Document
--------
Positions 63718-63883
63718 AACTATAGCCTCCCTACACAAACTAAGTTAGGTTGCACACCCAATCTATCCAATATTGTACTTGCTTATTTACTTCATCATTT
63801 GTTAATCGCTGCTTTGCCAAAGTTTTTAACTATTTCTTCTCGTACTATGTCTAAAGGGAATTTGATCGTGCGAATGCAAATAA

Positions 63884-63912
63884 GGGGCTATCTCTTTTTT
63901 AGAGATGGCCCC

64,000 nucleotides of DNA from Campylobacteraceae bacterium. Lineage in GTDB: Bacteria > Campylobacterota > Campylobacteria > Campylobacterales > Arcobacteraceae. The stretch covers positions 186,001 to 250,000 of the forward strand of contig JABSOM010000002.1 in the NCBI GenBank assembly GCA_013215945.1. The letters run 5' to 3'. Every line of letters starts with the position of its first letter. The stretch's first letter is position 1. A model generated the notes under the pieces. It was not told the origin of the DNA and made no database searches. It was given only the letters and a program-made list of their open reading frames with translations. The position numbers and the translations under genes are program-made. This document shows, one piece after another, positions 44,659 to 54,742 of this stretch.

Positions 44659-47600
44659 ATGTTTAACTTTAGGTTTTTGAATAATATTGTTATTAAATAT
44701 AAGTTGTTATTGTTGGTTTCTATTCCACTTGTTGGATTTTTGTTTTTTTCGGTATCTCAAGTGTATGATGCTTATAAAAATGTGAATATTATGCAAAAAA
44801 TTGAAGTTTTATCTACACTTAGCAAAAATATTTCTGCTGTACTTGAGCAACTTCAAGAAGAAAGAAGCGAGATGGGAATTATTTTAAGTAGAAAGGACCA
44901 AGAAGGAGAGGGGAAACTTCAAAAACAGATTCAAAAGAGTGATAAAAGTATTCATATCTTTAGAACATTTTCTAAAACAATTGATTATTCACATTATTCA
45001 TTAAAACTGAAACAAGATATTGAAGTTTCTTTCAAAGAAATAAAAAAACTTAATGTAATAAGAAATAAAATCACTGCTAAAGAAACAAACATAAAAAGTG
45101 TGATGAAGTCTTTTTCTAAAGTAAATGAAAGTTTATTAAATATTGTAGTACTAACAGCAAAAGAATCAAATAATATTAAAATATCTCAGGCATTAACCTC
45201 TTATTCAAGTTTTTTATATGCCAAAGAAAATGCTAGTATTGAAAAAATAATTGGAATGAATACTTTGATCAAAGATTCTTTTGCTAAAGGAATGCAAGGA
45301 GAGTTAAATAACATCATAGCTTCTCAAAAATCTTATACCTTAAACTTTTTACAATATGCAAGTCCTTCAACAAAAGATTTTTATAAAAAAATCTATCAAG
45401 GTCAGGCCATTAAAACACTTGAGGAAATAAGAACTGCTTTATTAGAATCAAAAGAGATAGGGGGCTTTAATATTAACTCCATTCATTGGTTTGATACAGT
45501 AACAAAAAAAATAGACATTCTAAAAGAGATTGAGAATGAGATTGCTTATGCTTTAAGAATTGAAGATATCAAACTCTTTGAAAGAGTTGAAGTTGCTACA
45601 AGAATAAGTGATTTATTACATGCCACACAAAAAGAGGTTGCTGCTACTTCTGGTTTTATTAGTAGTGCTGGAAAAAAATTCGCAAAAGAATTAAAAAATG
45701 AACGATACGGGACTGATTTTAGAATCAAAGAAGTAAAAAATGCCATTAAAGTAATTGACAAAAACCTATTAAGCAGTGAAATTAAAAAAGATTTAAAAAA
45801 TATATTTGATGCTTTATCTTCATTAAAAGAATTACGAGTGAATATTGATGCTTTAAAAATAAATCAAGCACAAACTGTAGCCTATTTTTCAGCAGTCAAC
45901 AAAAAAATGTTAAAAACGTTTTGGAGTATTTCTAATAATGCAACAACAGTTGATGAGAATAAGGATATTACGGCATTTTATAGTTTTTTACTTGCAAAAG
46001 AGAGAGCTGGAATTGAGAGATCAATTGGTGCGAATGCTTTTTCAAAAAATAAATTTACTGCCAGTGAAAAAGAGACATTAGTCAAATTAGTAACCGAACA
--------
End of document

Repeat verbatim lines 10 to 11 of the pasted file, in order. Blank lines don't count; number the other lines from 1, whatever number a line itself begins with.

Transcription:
44701 AAGTTGTTATTGTTGGTTTCTATTCCACTTGTTGGATTTTTGTTTTTTTCGGTATCTCAAGTGTATGATGCTTATAAAAATGTGAATATTATGCAAAAAA
44801 TTGAAGTTTTATCTACACTTAGCAAAAATATTTCTGCTGTACTTGAGCAACTTCAAGAAGAAAGAAGCGAGATGGGAATTATTTTAAGTAGAAAGGACCA